A sunny day out at Hever Castle

I have been thinking about taking tour groups to Hever Castle for a while now so today I decided to share with you some details of our recent visit and see whether I can persuade you all to visit this amazing magical place, childhood place of Anne Boleyn (the second in the line of 6 wives of Henry VIII).

As you gather, the whole day was nothing short of brilliant. The journey there takes you on small country lanes, past Churchill’s beloved Chartwell (about this other gorgeous place look out for another blog) and through tunnels of trees and greenery. There’s a reason they call Kent ‘the garden of England’ and it certainly didn’t take us long to see it.

On arrival, the 38 acres lake was one of the first sights our eyes fell upon. That and the rowing boats out on the water were a most promising sight on a hot summer’s day. Then there was the Loggia which we were to discover is much bigger and more imposing than our eyes first lead us to believe. The walk around the lake took about an hour, about as long as the boat hire – great if, like us, you have a divided party of fairly firm land lovers mixed with would be water creatures. The lake walk was a great introduction to the large grounds of the estate with magnificent views of the Loggia and the Japanese Tea House across the lake.

Before returning to the boat hire the lake walk leads you through the well-tended gardens the Waldorf Astors took great pride in. I say gardens because the one very large garden is cleverly divided into several areas: the Italian Garden, the Rose Garden, a sunken garden and so on. There is something for everyone so there is no surprise that the recommended visiting time for the garden is about 1.5 hours. Our party (adults and children) just had to stop by the water maze and see if we were up to the challenge of reaching the heart of the maze and back out again without getting wet.

Next, we headed for the Castle, which is a proper castle, complete with ghosts and surrounded by a moat inhabited by very large koi. The recommended visiting time for the Castle is 1 hour and audio guides are available for hire. If you are of the organised type and particularly keen on your history then a guide can be pre-booked in advance to cater to your particular interest (or you can book me to accompany your group). For now, however, I leave you with just a few facts which I hope will be sufficient to pique your interest:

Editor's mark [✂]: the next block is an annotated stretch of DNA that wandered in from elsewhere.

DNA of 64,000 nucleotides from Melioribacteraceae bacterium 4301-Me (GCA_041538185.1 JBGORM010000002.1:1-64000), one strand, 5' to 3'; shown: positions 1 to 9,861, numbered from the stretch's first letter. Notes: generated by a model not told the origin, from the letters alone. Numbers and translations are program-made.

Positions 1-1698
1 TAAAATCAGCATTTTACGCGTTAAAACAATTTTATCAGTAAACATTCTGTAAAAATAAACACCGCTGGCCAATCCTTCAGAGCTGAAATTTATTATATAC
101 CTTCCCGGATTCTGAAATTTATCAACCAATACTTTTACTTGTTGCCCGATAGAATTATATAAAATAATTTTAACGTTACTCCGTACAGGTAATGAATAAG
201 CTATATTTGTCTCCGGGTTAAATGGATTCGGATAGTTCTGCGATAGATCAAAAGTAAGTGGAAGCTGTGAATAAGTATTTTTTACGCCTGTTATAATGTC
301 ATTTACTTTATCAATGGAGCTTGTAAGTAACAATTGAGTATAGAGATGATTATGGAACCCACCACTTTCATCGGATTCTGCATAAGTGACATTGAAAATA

• Hever’s history spans more than 700 years during which it saw 37 owners from 13 different families. Of those owners, the Boleyns were certainly some of the most famous. Thomas Boleyn, father to Anne, made this into a lovely family home where the family received a few visits from Henry VIII and Anne received 7 of his love letters.
  • In the early 20th century the Castle belonged to the Waldorf Astor family who spent a lot of time and money carefully restoring it close to its 16th century glory. During the restauration, they made sure that the materials used were in keeping with those of the 16th
  • According to David Starkey the Castle has “one of the best collections of Tudor portraits after the National Portrait Gallery”. This comprises a portrait of Henry VIII as well as portraits of each of his 6 wives.

If you are still undecided then check out the Castle website for the dates on which you can pre-book your afternoon cream tea, check out the “festival of theatre” programme and consider also taking your children to the new playground due to open at the end of July and which promises to be amazing. Hever Castle really offers something for everyone and makes for an excellent day out.

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